Raparapa is the raw and gritty history of the Aboriginal drovers and stockmen of the Kimberley. The determination of Senior Nyikina lawman, John Watson, to present an Aboriginal perspective has produced personal stories that show how these hard-working men adapted to station life and why they became the backbone of the pastoral industry in northern Western Australia.

[click to continue…]

Post image for Finding Eliza

Finding Eliza

Aboriginal lawyer, writer and filmmaker Larissa Behrendt has long been fascinated by the story of Eliza Fraser, who was purportedly captured by the Butchulla people after she was shipwrecked on their island in 1836. In this deeply personal book, Behrendt uses Eliza’s tale as a starting point to interrogate how Aboriginal people – and indigenous people of other countries – have been portrayed in their colonisers’ stories.

[click to continue…]

Post image for Memoirs from the Corner Country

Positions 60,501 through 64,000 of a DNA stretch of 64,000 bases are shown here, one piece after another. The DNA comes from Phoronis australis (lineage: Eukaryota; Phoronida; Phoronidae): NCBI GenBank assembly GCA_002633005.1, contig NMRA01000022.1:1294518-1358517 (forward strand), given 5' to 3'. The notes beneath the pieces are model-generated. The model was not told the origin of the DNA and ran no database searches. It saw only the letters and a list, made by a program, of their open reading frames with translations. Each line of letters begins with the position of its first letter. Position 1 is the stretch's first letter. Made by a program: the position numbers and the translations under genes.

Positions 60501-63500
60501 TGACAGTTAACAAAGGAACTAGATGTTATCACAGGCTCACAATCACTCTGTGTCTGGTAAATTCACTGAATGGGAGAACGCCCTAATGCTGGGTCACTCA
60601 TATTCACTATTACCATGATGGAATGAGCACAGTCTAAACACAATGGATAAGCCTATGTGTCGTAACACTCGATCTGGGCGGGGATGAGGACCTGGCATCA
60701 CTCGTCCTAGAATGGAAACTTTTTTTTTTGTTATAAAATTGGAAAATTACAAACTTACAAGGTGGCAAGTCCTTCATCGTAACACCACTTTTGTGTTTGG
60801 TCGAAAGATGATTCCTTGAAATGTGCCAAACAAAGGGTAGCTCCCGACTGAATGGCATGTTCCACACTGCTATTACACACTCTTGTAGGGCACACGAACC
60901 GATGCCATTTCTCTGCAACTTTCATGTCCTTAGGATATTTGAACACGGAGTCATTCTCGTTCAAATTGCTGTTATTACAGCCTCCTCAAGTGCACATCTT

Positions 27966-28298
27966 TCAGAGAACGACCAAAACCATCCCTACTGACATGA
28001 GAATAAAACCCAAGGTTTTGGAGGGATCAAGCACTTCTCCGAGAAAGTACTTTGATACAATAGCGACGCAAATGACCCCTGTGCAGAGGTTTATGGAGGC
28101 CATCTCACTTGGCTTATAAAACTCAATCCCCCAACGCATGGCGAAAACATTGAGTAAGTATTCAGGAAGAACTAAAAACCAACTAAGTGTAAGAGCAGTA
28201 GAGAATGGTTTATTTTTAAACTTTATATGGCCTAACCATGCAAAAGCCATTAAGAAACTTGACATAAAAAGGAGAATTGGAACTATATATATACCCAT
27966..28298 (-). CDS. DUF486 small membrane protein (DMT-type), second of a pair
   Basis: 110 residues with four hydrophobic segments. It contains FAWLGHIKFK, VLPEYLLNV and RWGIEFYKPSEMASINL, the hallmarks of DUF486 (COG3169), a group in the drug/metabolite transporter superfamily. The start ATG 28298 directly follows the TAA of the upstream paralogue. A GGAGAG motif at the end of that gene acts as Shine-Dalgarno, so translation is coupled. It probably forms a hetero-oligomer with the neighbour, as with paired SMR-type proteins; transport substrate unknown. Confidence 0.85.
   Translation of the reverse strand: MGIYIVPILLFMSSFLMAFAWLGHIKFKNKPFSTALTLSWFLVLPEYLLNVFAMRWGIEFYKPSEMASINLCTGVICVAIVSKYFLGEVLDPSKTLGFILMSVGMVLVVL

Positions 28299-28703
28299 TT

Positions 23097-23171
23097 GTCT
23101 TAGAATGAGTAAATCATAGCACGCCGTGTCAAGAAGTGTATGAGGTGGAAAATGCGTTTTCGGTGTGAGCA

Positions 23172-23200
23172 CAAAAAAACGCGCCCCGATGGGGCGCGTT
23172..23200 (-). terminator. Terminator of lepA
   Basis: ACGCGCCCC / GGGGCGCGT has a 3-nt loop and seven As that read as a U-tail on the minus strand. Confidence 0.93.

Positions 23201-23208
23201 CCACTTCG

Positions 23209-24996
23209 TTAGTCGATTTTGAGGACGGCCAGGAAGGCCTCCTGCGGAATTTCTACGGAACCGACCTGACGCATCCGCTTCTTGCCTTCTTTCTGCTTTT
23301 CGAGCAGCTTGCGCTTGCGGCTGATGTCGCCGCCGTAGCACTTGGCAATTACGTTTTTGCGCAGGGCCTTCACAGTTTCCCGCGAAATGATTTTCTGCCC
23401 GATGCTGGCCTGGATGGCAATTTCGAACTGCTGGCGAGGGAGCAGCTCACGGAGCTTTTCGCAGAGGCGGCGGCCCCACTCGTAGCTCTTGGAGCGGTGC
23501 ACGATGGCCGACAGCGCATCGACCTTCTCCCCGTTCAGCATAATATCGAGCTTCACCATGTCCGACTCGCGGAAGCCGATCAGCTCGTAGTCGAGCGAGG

Memoirs from the Corner Country

Nanna was an imposing woman. She was large and dark, with strong arms and silver hair. Her scars bore testament to her adven- tures.

[click to continue…]

Thumbnail image for Forcibly Removed

Forcibly Removed

A first book from public figure, community worker and raconteur, Albert Holt. Forcibly Removed is a personal story told with humour and a confidence that comes from experience and achievement.

Read the full article →
Thumbnail image for Not Just Black and White

Not Just Black and White

Lesley Williams was forced to leave the Cherbourg Aboriginal Settlement and her family at a young age to work as a domestic servant. Apart from pocket money, Lesley never saw her wages – they were kept ‘safe’ for her and for countless others just like her. She was taught not to question her life, until […]

Read the full article →
Thumbnail image for Dark Emu

Dark Emu

Dark Emu argues for a reconsideration of the ‘hunter-gatherer’ tag for pre-colonial Aboriginal Australians and attempts to rebut the colonial myths that have worked to justify dispossession.

Read the full article →
Thumbnail image for Nona & Me

Nona & Me

Rosie and Nona are sisters. Yapas. They are also best friends. It doesn’t matter that Rosie is white and Nona is Aboriginal: their family connections tie them together for life.